All industries are capable of over-producing, of getting the figures wrong. If a government or great nationalised industry does it, we rightly criticise those responsible for the mistakes. Why should software companies feel aggrieved when the market turns out to be rougher than they hoped?

The micro-world is full of enthusiasts, brilliant programmers with no interest or background in conventional business procedures. They have started with a single product, often written between bouts of studying, advertised in small print on the classified pages of magazines. Two years later those people occupy key positions in fully-formed companies with expensive overheads, salaries to pay, accounts to be kept, and production schedules to meet.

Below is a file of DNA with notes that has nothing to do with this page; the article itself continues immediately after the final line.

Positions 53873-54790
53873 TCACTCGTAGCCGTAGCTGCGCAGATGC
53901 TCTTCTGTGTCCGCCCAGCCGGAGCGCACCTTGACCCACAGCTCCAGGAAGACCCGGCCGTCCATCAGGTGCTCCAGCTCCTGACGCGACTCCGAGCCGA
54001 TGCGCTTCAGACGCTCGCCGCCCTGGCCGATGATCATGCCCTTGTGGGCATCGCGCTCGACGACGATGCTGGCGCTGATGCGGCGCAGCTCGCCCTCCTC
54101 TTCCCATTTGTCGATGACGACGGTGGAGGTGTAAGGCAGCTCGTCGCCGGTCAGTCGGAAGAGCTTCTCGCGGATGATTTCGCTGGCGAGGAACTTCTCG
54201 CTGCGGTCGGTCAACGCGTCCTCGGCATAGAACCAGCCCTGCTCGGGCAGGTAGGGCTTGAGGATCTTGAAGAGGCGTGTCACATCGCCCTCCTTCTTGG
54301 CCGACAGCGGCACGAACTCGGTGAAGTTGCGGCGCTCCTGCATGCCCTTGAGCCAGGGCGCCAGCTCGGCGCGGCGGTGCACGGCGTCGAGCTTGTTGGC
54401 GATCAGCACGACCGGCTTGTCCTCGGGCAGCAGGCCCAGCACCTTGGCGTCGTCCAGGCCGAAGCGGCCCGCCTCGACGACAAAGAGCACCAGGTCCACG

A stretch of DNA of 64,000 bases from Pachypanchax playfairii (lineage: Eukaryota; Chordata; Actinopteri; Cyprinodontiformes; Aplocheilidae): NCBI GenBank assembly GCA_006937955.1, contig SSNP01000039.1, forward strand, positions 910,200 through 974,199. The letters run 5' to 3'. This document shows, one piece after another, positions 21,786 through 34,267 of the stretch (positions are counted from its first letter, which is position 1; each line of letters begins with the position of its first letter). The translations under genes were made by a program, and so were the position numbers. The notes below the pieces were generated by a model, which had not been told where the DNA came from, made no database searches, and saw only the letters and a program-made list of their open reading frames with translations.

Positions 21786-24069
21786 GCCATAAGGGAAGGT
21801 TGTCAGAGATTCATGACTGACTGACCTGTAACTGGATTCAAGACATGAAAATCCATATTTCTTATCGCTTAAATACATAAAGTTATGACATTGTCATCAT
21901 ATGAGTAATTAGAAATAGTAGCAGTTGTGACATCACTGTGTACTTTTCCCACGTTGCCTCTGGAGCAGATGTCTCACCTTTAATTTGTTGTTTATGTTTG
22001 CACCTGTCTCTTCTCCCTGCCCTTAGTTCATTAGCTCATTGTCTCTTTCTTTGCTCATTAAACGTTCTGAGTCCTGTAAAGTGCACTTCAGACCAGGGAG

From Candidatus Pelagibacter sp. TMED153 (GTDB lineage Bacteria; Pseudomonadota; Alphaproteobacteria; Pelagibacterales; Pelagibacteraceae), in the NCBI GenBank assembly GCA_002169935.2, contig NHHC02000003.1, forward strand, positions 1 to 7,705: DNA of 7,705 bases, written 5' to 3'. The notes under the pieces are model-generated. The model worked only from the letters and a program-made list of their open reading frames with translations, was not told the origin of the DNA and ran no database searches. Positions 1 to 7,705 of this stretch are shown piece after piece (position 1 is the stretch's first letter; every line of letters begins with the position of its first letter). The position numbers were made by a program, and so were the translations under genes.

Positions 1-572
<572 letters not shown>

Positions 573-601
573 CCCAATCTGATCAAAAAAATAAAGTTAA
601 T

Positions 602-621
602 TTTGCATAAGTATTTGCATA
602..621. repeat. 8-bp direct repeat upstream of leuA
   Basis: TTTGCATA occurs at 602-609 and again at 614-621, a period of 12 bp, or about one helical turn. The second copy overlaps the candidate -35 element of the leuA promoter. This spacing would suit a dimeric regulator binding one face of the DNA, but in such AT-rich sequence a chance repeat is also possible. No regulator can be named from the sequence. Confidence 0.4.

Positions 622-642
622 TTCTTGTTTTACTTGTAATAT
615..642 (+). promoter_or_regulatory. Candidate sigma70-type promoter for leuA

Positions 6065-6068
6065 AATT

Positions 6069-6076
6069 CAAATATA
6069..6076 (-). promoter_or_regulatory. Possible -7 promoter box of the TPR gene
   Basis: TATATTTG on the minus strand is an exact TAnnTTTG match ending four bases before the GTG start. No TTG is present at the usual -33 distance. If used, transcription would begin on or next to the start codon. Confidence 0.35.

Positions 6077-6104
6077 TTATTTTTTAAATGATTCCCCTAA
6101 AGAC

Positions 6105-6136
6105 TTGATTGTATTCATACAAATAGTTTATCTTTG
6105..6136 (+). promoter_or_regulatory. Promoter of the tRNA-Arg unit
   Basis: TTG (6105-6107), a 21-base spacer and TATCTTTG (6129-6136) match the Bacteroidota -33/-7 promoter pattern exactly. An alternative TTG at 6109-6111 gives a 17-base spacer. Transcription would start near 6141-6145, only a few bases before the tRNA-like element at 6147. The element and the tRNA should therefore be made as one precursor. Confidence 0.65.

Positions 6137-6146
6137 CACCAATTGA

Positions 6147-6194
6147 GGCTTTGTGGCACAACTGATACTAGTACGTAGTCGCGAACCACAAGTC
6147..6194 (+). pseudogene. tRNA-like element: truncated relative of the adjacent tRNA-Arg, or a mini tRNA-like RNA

'What we are seeing is the birth pangs of a fully-fledged industry'

Stuart Galloway freely admits his lack of business know-how. Luckily for him and his partner Roy Carnell he has won a second chance at the market in partnership with the directors of Mastertronic. New chairman Frank Herman has great confidence in Carnell and Galloway as games designers, but the new company has been so constituted as to leave all the financial decisions in the hands of the Mastertronic businessmen and the product development in the hands of the Carnell visionaries.

Galloway is happy with that. 'Having had some experience of the world of finance,' he says, 'I think I'm well out of it. You cannot give 100 percent to the imaginative, artistic side and 100 percent to the business side. We managed 50 percent each, and it wasn't good enough.'